After almost 20 years, Horst Tielmann has ended his job and FIS Continental Cup Coordinator. We spoke with him now.
Over many years, Horst Tielmann pulled the strings in the Ski Jumping Continental Cup, with his planning and as FIS official on-site. The 65-year-old has always been professional and in control, with no exception.
Mr. Tielmann: What were your responsibilities as COC-Coordinator?
I coordinated the COC competitions of the current competition calendar.
- represented the interests of the International Ski Federation
- checked if the organizers meet all the criteria determined in the contract
- supervised the organization of the event with regard to the rules and regulation of the FIS and report to the technical committees
- coordinated all the people and institutions involved in the event
- coordinated postponements and replacements of events after cancellations.
What was the official job title?
FIS Men's Continental Cup Coordinator.
Since when did you do this job?
Officially since 2005, but partly already since 2002 as a stand-in for Sepp Gratzer because, at this time, COC's were held at two different venues on many weekends.
Editor's remarks: Sepp Gratzer was the predecessor of Horst Tielmann.
When did you become the Coordinator?
I already knew my colleagues Walter Hofer, Sepp Gratzer and Paul Ganzenhuber (chairman of the calendar committee) from the time when we were coaches. Since 2002, I have also been a member of the Ski Jumping committee, as well as the committees for equipment and calendar planning at the FIS. At some point, a coordinator was needed because Sepp Gratzer became the equipment controller in the World Cup.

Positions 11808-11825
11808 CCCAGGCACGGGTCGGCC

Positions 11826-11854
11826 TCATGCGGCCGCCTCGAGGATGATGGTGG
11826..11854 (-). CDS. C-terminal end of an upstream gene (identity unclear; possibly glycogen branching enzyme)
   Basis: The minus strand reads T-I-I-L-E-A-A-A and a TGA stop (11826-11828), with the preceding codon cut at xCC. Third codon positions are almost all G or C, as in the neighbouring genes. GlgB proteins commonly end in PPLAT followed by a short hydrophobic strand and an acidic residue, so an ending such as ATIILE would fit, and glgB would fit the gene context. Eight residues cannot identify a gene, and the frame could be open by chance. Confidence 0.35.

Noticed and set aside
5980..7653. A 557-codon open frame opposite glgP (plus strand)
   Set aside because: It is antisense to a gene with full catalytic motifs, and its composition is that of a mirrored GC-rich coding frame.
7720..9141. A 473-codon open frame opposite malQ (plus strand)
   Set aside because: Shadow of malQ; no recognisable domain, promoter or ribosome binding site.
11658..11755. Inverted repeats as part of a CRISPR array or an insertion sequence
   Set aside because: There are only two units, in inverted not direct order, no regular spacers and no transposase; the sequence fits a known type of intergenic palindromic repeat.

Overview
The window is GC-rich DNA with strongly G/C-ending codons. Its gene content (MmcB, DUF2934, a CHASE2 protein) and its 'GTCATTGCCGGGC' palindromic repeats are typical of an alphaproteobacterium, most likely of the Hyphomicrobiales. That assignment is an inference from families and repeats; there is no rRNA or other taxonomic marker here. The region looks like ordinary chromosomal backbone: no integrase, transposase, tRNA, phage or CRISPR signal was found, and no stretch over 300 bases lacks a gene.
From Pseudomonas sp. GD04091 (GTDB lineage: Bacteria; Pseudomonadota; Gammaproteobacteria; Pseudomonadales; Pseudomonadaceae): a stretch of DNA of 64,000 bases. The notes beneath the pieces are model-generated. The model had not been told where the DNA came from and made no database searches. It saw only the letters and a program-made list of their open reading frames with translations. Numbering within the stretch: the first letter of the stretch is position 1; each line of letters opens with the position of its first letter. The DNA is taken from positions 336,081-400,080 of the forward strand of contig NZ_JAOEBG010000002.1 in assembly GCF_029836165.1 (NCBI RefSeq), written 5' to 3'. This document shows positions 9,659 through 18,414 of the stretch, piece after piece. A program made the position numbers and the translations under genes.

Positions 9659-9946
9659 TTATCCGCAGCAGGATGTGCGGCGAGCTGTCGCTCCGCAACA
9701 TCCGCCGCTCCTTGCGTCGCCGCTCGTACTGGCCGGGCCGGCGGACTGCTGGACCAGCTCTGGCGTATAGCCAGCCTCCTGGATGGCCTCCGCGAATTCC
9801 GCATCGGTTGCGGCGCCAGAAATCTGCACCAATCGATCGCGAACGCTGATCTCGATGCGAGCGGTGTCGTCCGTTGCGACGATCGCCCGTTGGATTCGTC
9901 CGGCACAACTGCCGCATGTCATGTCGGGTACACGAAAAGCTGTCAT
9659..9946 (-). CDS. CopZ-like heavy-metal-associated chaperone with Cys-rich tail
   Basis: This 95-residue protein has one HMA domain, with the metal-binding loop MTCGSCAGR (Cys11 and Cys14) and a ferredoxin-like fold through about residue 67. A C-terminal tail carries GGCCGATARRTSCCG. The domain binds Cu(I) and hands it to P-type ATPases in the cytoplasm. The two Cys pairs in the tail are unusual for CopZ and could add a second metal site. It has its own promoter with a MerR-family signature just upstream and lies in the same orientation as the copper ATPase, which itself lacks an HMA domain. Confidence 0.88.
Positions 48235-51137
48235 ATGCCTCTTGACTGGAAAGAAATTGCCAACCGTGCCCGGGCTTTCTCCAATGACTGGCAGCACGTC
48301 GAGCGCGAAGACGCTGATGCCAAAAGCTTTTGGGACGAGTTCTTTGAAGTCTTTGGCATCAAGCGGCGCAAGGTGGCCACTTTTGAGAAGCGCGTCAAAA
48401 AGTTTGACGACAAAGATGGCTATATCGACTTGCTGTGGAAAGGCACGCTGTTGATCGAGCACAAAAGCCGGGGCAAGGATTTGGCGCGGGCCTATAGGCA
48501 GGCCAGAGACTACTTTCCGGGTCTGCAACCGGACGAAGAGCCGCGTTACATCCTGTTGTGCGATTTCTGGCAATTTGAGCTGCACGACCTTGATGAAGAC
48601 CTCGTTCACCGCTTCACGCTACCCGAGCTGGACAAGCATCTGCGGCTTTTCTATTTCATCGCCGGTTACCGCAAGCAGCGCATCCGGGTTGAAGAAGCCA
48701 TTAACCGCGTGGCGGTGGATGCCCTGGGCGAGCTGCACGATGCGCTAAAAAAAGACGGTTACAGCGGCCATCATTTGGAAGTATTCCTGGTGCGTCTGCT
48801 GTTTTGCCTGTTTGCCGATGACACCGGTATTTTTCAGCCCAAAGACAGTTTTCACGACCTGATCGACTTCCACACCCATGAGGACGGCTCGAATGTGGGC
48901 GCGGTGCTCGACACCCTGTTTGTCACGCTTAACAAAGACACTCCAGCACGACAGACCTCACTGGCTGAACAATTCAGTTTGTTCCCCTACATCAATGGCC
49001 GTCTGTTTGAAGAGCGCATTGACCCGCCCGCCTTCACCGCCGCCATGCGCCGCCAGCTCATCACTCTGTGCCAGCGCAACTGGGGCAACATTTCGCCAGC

What is the difference between a Continental- and a World Cup event?
The sporting part for the organizers, athletes, coaches, and officials are the same. There are just fewer spectators and no live TV broadcasts. In the Continental Cup it's first and foremost about getting the athletes from this already high level to the highest level, the World Cup.
What was your most curious experience in all these years?
There were many curiosities, big and small. The competitions in Iron Mountain (USA) are always special because a huge part of the 15000 fans watches the events from their cars and they don't applaud, they honk the horn. There are barbecues and parties around the outrun. The Saturday of the event is "Holy Saturday" and deeply rooted within the city.
It was also always special when international Ski Jumping events were held at a venue for the first time, for example, training of the staff in PyeongChang before the Olympics, in Almaty before Junior Worlds, FIS COC's, SGP and World Cups, the new hills and organizing committees in Sochi (COC, WC, Olympics), Chaikovsky and Nizhny Tagil (COC, SGP, and WC), in China with the Universiade in Yabuli and many other new organizers. The various inspections of new projects in the USA, which have not, or not yet, been implemented.
What will you miss?
Right now I don't miss much yet because I'm still involved with the FIS committees. I'm friends with many of my colleagues and this will remain. In the future, I'll definitely miss the nice moments with the athletes at the venues.
With Horst Tielmann, a huge Ski Jumping expert and a great guy is now leaving the international stage. Thanks a lot and all the best, Horst!